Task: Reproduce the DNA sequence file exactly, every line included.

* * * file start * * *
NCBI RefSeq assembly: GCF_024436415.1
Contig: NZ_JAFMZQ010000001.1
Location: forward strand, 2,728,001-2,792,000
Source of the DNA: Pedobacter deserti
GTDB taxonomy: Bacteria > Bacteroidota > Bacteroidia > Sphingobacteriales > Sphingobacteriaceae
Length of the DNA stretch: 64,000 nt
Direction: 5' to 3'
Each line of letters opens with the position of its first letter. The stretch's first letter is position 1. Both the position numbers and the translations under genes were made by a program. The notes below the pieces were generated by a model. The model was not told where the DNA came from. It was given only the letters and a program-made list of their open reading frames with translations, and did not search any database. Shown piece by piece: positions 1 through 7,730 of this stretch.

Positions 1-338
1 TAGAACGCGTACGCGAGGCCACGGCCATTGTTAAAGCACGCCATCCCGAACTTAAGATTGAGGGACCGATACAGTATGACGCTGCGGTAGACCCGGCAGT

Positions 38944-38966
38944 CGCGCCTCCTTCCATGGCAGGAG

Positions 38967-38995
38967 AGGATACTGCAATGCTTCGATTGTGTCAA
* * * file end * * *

NCBI RefSeq assembly: GCF_024436415.1
Contig: NZ_JAFMZQ010000001.1
Location: forward strand, 2,728,001-2,792,000
Source of the DNA: Pedobacter deserti
GTDB taxonomy: Bacteria > Bacteroidota > Bacteroidia > Sphingobacteriales > Sphingobacteriaceae
Length of the DNA stretch: 64,000 nt
Direction: 5' to 3'
Each line of letters opens with the position of its first letter. The stretch's first letter is position 1. Both the position numbers and the translations under genes were made by a program. The notes below the pieces were generated by a model. The model was not told where the DNA came from. It was given only the letters and a program-made list of their open reading frames with translations, and did not search any database. Shown piece by piece: positions 1 through 7,730 of this stretch.

Positions 1-338
1 TAGAACGCGTACGCGAGGCCACGGCCATTGTTAAAGCACGCCATCCCGAACTTAAGATTGAGGGACCGATACAGTATGACGCTGCGGTAGACCCGGCAGT

Positions 38944-38966
38944 CGCGCCTCCTTCCATGGCAGGAG

Positions 38967-38995
38967 AGGATACTGCAATGCTTCGATTGTGTCAA